Believe me, your panic is understandable. This is not a pleasant journey.
For me, I was a basket case for a day or two. But I quickly threw myself into researching this disease and learning everything I could. HW is a great source. I never hesitate to ask questions here.
You will find that some folks are a tad predictable and they have a particular ax to grind. But that's fine. They have a lot to contribute. There are enough responses to questions so overall you can get a good and accurate answer and draw your own conclusions. Also, READ.
There are some good books (I like the ones from Walsh and Strum -- I don't have the titles here at the moment).
More importantly, you will find that your emotions will calm down as you learn more. For me, after maybe a few days, there was kind of a tipping point, where I regained my equilibrium. Also, when I finally made a treatment decision, I became a lot more relaxed.
I'm sure I will start to "unravel" as we get closer to surgery, but that's to be expected.
Mel (surgery minus 3 weeks and counting)
63 years old
PSA-- 3/08--2.90; 8/09--4.01; 11/09--4.19 (Free PSA 24%), this after 45 days on cipro! DREs have always been normal.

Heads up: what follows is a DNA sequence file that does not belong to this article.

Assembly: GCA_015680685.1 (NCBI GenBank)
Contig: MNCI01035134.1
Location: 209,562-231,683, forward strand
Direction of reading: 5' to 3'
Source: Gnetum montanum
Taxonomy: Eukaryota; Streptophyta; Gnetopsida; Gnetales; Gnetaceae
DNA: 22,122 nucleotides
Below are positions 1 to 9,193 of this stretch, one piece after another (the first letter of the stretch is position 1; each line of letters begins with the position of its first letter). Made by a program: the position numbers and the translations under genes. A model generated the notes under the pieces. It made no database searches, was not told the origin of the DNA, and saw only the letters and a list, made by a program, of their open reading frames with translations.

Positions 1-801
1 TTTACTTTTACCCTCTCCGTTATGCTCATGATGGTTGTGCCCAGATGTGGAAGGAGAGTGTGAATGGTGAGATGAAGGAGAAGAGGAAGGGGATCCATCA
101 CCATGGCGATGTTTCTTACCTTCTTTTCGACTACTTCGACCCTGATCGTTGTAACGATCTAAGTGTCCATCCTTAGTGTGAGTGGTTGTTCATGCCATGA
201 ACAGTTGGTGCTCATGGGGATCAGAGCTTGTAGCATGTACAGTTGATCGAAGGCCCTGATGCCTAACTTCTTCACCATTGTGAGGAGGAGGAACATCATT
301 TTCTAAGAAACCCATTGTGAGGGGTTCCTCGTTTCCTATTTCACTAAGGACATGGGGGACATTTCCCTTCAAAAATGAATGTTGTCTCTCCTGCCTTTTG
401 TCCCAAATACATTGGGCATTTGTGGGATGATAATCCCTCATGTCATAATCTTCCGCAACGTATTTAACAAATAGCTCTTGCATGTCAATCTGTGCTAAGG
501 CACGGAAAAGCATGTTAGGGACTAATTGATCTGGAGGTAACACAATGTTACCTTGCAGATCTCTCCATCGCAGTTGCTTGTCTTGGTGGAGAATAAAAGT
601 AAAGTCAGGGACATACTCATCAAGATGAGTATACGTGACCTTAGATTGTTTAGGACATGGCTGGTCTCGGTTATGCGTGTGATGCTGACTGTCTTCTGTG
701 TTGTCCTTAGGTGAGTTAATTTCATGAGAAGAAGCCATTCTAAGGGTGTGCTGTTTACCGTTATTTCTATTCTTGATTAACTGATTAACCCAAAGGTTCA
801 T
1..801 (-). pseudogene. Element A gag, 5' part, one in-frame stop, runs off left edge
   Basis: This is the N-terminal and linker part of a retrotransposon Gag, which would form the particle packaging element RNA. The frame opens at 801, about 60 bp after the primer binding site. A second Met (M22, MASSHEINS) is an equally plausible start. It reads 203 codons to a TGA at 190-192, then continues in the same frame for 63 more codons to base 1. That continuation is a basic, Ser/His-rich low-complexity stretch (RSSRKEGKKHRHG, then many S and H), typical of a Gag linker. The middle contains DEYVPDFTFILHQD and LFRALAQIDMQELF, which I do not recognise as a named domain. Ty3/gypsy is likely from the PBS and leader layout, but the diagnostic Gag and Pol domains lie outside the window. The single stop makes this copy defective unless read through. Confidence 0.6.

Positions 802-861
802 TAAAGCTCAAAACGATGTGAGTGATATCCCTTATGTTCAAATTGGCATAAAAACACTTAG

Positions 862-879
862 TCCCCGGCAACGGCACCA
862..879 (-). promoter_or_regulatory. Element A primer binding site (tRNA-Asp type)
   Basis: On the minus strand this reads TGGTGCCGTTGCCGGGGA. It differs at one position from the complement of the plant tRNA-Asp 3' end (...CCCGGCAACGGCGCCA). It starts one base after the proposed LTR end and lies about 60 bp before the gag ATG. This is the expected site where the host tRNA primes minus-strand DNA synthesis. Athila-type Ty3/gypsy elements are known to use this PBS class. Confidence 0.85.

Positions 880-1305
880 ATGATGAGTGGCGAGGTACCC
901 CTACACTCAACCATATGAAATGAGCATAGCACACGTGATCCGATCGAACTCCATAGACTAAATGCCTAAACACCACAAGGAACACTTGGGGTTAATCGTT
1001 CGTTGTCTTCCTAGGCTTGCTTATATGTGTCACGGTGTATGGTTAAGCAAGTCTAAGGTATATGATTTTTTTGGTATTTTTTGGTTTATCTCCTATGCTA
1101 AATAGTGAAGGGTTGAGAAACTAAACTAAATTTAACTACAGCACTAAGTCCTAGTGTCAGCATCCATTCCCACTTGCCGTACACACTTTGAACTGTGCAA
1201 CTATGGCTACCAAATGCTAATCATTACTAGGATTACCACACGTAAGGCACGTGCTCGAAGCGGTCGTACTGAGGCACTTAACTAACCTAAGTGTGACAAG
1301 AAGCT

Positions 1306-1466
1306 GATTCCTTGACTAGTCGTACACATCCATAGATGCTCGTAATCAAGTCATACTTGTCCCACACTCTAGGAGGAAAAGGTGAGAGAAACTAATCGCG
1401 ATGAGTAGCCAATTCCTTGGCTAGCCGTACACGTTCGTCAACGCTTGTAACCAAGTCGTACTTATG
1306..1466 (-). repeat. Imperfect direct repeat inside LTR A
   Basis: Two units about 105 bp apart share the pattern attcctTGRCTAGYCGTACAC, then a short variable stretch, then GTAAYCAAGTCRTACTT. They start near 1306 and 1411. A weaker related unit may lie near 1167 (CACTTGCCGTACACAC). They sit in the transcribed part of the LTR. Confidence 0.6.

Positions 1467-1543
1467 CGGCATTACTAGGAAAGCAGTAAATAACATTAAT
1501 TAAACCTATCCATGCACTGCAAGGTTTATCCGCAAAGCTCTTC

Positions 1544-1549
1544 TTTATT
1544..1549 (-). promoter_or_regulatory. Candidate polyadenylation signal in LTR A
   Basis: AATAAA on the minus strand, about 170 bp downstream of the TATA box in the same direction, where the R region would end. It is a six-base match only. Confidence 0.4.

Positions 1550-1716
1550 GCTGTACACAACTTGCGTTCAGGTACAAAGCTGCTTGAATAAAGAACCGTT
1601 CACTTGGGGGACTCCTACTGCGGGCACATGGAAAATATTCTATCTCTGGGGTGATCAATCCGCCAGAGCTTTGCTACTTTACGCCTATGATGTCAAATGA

History of BPH/prostatitis. PCA-3 test: 75.9 (bad news, guaranteeing I have to do....): Biopsy on 11/30/09. Result of biopsy:
5 out of 12 cores positive. Gleason 4+3. More specifically: 2 cores were 3+3 (one 5% and the other 30%) on one side. On the other side:2 cores are 4+3 (5%)--1 core 3+4 (30%) no peri-neural invasion. prostate is 45 grams. Stage: T1C
REVISED BIOPSY REPORT: The previous was read by Umich. Slides were then sent to Dr. Menon at Ford Hospital. Here is their report (much better) -- changes in bold print below:
5 out of 12 cores positive. Gleason 3+4. More specifically: 2 cores were 3+3 (one 5% and the other 20%) on one side. On the other side, 3 cores were 3+4 (5%, 5%, 20%)
Latest: Surgery with Dr. Menon at Ford Hospital, set for 1/25/10